Husky men taking pride in defense

  • By Tim Booth Associated Press
  • Friday, January 18, 2013 11:35pm
  • SportsSports

SEATTLE — Even in the past when the Washington Huskies were pretty good defensively, their fast-paced offense always seemed to get the attention.

It’s easy to overlook the defense when future NBA players such as Brandon Roy, Nate Robinson, Quincy Pondexter, Spencer Hawes, Isaiah Thomas and Terrence Ross are cycling through your program.

But the reason Washington has turned around a stumbling start this season — and won 10 of its past 12 games — is because of the effort and improvement being made on the defensive end. After Wednesday night’s 64-54 victory over Colorado, the Huskies are 4-0 in the Pac-12 and are allowing just 56 points per game in conference play.

It’s early and the Huskies have yet to see any of the Pac-12 squads ranked in the AP Top 25 — Arizona (No. 7), Oregon (21) and UCLA (24) — but UW coach Lorenzo Romar has his team on pace to be the finest defensive squad in his tenure.

“It’s both our attitude and us figuring things out,” Washington point guard Abdul Gaddy said. “We take pride in our defense, we don’t like when people score on us. We’re really starting to jell, which is the main thing.”

Romar has preached defense since coming to Washington and it has often been a struggle. Yet this group has figured out the principles needed to be successful.

For the season, the Huskies are giving up 64.9 points per game, which would be the lowest in Romar’s tenure by nearly five points. Teams are shooting just 41 percent from the floor this season and just 37 percent in Washington’s four conference games. The Huskies have held seven of their past nine opponents under 40 percent shooting. They’ve accomplished that in each of their first four conference games, only the second time under Romar that the Huskies have held four straight opponents under the 40-percent mark.

Now in his 11th season, Romar has never had a team that has allowed less than 66 points per game in Pac-12 play or lower than 42 percent shooting. Even in their best seasons, when Washington reached the round of 16 in the NCAA tournament — 2005, 2006 and 2010 — the Huskies allowed around 70 points per game.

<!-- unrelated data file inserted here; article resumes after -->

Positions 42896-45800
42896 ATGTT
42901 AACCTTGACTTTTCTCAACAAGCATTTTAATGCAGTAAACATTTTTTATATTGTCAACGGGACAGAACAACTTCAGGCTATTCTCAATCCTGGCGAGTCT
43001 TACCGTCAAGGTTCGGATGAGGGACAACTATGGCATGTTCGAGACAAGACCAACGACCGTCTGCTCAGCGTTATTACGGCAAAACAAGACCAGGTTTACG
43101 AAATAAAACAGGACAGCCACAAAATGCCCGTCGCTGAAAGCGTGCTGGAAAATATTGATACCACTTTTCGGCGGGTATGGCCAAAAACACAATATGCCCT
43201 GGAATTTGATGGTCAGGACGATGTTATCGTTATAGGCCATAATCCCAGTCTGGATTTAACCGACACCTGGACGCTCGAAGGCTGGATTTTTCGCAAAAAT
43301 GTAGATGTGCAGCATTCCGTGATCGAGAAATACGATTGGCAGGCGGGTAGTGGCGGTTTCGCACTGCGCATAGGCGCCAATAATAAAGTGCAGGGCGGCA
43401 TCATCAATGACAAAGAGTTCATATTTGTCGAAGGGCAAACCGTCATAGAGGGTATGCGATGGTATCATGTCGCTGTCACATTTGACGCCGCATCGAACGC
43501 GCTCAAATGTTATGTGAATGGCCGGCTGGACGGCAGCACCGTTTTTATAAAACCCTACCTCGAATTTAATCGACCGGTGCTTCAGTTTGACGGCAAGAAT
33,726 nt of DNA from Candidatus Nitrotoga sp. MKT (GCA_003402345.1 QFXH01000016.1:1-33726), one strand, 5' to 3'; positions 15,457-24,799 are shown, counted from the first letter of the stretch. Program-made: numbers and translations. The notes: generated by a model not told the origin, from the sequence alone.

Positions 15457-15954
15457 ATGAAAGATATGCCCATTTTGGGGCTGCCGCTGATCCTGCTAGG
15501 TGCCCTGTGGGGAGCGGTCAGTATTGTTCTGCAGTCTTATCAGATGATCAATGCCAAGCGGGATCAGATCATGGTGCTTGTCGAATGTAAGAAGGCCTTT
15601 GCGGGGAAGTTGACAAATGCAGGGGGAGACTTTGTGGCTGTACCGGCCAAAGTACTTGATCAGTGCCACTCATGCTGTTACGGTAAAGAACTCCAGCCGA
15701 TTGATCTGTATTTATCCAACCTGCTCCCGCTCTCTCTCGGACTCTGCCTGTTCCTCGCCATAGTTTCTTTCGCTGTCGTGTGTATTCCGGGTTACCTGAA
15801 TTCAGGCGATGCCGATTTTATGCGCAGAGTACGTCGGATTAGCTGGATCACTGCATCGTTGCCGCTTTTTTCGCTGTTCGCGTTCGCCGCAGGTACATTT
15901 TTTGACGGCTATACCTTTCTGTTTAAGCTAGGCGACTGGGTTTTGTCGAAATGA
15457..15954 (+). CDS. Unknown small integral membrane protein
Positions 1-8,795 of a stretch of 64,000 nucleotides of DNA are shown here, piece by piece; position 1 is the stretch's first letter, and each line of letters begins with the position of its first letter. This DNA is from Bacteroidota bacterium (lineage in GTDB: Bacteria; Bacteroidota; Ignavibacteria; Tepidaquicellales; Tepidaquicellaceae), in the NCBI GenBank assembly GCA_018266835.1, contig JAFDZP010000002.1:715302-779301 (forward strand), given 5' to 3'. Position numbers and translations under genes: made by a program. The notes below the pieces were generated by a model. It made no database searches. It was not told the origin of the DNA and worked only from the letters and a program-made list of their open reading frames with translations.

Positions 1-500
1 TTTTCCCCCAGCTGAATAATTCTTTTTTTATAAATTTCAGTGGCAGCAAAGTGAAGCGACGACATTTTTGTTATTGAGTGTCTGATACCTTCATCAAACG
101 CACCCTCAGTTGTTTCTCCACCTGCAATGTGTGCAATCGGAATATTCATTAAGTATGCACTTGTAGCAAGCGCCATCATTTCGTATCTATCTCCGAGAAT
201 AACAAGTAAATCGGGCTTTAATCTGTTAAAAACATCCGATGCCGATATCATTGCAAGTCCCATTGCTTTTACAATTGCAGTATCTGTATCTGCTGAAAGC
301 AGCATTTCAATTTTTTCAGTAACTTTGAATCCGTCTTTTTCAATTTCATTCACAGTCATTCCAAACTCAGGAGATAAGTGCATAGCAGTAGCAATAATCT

The Huskies’ current style of play might be a little ugly when compared to Washington teams of the past, but Romar doesn’t mind.

“You can color it any way you want to color it,” Romar said. “I just know that when you go out and you play two games in a row and you have single-digit turnovers, you hold four teams to under 40 percent from the field, you out-rebound three out of the four, you’re beginning to do things right.”

The defensive improvement this year has many layers, and it starts at the other end of the floor. Washington made the switch in the offseason to a high-post offense. It was a choppy transition at the beginning of the season, so much so that Romar reverted to the motion offense for stretches. But it’s become more efficient of late. The net result of running an offense that requires more passing, more precision, is that the Huskies put up fewer shots and run more time off the clock.

Washington is attempting seven fewer shots per game compared to last season. In turn, games are played at a slower pace and Washington is defending for fewer possessions.

Additionally, the Huskies have figured out how to use their length to cause defensive headaches. The Huskies are not a team filled with towering bodies, but guards C.J. Wilcox and Scott Suggs are 6-foot-5 and 6-6, respectively, with long arms and the ability to make passing lanes shrink.

Then there is 7-footer center Aziz N’Diaye.

N’Diaye has improved his lateral speed and has become very good at coming from the opposite side of the lane to alter shots. N’Diaye has 10 blocks in the past four games and he’s stayed out of foul trouble.

“We always knew we could play good defense, and we came into the season saying that that is what we needed to do,” Wilcox said. “It just took some time to get through our heads that that is what we needed to do and we’re starting to learn that, and get better game by game.”

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